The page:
- The ideal is not a conflict-free community, but a community that takes on the tensions that exist within and finds solutions in a positive way, in which nothing indispensable is given up.

c) Authority maintains the balance among the various areas of consecrated life

Indeed, tension can arise among the various spheres of consecrated life. It is the responsibility of the superiors to ensure that life continues to form an unbroken unit and that in practice there is as much balance as possible between the time spent on prayer and the time spent on work. furthermore between the individual and the community, between engagement and relaxation, between cultivating community life and turning to the church and the world, between personal and community training.68

Sometimes the hardest part is finding a balance between the communal realm and the missionary realm, between life ad intra and life ad extra to achieve.69 Since the urgency of the tasks to be performed can lead to neglecting the interests of the community, and since one has to work more and more as an individual today, it is appropriate to know some rules, which must be observed in order to ensure that on the one hand in the community dedicated to the apostolate, with a spirit of fraternity and, on the other hand, a sensitivity to the apostolate in fraternal interaction.

It is important that those in authority stand up for these rules and that they remind each and everyone that members of the community, even when they are alone in a mission or apostolic service, always do so on behalf of the institute or the community, Yes thanks to the community act. Often people can only be released for a certain activity and carry it out because someone from the community has made their time available, advised or motivated them; Often it also happens that those who stay in the community replace those who are employed outside with work in the house, pray for them or support them with their own loyalty.

So not only should the apostle deeply grateful be, but also in everything he does, closely connected to one's own community stay; He should not seize the apostolate, but should endeavor at all costs to proceed in the same rhythm as the community, to wait for the slower if necessary, to appreciate the contribution of each individual and, whenever possible, to share joys and efforts, thoughts and uncertainties so that everyone looks at the other's apostolate as if it were his own, without envy or jealousy. The apostle should be sure that no matter how much of himself he contributes to the community, he can never compete with what he has received and receives from the community.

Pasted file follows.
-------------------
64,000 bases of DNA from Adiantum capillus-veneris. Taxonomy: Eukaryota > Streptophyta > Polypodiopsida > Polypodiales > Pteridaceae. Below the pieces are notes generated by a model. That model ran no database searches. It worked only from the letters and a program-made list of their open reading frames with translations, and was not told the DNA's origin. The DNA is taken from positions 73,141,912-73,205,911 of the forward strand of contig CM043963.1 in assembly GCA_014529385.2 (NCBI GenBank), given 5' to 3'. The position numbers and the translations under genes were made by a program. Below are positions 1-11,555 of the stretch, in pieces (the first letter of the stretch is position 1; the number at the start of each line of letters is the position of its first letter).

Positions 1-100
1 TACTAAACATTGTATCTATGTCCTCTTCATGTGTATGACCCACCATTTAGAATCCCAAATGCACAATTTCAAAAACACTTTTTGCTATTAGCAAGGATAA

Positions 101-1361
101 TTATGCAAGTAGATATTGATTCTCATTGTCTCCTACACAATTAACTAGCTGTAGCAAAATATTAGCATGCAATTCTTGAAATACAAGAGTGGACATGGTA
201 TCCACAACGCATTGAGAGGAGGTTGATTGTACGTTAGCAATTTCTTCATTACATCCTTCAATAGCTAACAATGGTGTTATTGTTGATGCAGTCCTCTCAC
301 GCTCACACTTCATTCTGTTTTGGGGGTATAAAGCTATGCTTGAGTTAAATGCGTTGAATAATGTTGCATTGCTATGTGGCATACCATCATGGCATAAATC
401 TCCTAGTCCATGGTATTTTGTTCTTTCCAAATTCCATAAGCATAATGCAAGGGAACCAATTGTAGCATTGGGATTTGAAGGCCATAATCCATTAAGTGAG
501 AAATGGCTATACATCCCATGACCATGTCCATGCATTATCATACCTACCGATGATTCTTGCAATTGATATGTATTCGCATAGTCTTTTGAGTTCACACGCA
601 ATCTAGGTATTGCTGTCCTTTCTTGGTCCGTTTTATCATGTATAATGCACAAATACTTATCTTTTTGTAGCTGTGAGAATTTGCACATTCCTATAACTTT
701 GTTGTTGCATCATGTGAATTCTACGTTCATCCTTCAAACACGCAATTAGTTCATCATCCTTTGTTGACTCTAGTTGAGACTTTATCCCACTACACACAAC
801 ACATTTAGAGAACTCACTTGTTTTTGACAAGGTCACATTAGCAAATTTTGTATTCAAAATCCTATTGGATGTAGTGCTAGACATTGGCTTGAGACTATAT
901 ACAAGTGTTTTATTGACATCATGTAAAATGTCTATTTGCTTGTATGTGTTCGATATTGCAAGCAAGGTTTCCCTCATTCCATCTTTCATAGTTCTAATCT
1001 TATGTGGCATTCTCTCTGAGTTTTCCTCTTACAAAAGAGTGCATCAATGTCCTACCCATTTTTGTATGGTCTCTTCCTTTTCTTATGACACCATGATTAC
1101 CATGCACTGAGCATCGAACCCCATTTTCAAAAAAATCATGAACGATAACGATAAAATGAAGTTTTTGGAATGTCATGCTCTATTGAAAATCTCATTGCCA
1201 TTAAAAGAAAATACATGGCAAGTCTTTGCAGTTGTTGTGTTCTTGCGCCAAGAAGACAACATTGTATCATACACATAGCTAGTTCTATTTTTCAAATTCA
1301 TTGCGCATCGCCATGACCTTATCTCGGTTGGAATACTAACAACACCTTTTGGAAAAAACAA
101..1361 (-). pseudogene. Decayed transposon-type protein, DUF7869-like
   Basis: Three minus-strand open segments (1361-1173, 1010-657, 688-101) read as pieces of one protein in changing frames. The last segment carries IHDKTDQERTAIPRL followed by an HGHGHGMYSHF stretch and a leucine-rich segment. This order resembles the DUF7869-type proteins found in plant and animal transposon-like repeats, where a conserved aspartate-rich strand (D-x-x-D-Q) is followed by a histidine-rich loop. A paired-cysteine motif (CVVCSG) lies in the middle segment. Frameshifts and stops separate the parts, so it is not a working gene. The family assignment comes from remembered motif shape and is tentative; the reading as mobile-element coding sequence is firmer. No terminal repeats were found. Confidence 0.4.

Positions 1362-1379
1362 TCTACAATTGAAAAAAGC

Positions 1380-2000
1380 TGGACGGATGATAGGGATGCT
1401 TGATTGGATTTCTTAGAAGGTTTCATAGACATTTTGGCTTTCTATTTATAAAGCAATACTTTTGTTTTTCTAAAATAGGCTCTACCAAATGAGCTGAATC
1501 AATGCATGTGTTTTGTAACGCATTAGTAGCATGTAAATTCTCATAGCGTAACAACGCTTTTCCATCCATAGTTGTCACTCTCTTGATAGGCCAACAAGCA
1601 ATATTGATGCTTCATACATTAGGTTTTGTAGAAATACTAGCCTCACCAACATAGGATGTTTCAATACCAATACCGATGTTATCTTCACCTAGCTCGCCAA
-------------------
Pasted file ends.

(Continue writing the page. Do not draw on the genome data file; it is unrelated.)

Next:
d) The superiors have a compassionate heart

St. In a moving letter to a superior, Francis of Assisi gave the following instructions regarding any weaknesses of his confreres: “And by this I want to know that you love the Lord and me, his servant and yours, if you do the following: that there is no brother give to the world whom you - no matter how much he sinned - after he has looked you in the eye, without your merciful forgiveness rejects you when he asked for it; and if he does not ask for mercy, ask him if he wants mercy. And if he then sinned a thousand times before your eyes, love him more than me because of this: you want to win him over to the Lord; and always show mercy with such brothers ”.70

Those who exercise authority are called to develop a pedagogy of forgiveness and mercy, that is, to be an instrument of God's love, who accepts, corrects and always opens up new possibilities for the brother or sister when they have wronged themselves or in sin have fallen. Above all, those in charge must remember that without hope of forgiveness, man struggles to return to his path and almost inevitably tends to add more evil to evil and another to every fall. Mercy, however, opens horizons that reveal that God is able to bring good things out of life situations that are characterized by sin.71 So the superiors should work to ensure that the whole community learns this kind of mercy.

e) You have a sense of justice

Even if St. Francis of Assisi, to forgive the sinful brother, is to be regarded as a valuable general rule, it should be noted that behaviors among the members of the communities of consecrated people can cause serious harm to the neighbor and contrary to their duties that one has towards outsiders and the institution to which one belongs.So if one has to show understanding for those who are guilty, a strict sense of responsibility and consistent charity towards those who may have been harmed by the misconduct of a devotee are still required.

Whoever goes wrong should know that he is personally responsible for the consequences of his actions. Showing understanding for one's brother cannot mean excluding justice, especially when it comes to those who are defenseless or who have been victims of abuse. If one admits that one has failed and faces the consequences responsibly, one is already on the path of mercy: likewise, Israel, distant from the Lord, takes the first step towards repentance at the moment, by facing the consequences of its wrongdoing (the exile) and thus discover his relationship with God in a deeper way.

f) They encourage collaboration with laypeople

The increasing collaboration with lay people in works and activities under the direction of devotees poses new questions to the community and to superiors, which also demand new answers. When laity are encouraged to "offer religious families the valuable contribution of their secular character and specific service", "their participation not infrequently leads to some aspects of the charism being deepened in unexpected and fruitful ways".72